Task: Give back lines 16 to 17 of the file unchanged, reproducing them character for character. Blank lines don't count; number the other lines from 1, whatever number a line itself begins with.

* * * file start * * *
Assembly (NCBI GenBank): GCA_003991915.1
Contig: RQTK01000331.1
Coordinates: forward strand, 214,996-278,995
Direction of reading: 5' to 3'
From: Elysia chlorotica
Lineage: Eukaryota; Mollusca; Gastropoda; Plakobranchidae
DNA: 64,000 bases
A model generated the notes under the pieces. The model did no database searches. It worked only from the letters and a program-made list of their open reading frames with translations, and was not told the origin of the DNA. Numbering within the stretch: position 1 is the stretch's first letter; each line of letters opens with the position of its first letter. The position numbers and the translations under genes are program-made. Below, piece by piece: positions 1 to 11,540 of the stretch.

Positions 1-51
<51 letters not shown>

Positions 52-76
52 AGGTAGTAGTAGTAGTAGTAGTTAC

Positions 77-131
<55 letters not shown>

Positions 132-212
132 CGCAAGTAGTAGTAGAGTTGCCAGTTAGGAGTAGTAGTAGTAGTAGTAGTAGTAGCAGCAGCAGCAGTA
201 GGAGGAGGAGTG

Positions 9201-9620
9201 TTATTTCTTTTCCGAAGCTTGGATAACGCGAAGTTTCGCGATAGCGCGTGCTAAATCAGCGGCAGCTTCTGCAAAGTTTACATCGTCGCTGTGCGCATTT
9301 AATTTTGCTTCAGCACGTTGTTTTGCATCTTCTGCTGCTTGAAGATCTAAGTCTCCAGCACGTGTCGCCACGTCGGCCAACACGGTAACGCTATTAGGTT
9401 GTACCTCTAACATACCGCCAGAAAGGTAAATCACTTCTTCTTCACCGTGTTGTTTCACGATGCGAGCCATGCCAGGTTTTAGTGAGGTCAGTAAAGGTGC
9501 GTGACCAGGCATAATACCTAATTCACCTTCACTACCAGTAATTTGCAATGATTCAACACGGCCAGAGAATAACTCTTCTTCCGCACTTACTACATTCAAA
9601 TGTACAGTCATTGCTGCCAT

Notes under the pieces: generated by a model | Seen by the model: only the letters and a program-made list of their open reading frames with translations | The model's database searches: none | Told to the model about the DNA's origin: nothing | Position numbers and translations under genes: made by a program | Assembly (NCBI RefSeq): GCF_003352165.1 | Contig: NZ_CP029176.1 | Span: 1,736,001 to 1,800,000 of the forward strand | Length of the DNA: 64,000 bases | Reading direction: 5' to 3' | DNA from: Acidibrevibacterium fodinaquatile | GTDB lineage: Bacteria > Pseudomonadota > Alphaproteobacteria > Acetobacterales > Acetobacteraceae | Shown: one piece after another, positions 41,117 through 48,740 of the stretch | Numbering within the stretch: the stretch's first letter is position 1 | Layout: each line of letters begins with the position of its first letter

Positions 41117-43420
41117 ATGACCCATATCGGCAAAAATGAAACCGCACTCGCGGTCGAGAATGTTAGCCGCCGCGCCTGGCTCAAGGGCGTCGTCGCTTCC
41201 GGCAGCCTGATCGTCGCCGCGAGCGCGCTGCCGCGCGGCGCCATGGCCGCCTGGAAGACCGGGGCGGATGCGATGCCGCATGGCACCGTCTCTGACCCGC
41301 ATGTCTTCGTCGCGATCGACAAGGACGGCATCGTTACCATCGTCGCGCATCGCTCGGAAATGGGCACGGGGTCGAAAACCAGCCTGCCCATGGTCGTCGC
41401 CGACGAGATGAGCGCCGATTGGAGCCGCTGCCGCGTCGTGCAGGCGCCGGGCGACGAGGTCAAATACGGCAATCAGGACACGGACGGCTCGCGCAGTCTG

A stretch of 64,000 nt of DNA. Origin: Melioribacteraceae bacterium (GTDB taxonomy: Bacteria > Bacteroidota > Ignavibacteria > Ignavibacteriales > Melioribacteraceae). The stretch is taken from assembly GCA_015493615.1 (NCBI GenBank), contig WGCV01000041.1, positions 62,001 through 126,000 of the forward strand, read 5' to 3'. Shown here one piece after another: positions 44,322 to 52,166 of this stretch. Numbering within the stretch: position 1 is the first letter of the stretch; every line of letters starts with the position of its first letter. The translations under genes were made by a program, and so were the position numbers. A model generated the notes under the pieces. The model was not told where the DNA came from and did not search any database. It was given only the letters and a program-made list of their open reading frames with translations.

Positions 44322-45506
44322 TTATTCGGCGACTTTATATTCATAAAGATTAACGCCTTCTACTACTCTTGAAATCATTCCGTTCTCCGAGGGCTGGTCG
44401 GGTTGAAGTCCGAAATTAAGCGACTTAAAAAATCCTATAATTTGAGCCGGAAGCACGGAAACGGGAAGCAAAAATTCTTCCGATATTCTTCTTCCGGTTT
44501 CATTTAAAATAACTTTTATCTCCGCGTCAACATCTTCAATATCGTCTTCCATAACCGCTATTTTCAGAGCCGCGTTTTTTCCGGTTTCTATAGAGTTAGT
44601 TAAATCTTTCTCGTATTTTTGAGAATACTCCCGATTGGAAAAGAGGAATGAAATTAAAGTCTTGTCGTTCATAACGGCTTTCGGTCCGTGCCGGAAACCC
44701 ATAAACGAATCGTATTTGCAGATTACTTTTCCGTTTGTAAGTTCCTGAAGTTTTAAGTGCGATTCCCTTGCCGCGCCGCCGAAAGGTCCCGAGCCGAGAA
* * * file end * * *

132 CGCAAGTAGTAGTAGAGTTGCCAGTTAGGAGTAGTAGTAGTAGTAGTAGTAGTAGCAGCAGCAGCAGTA
201 GGAGGAGGAGTG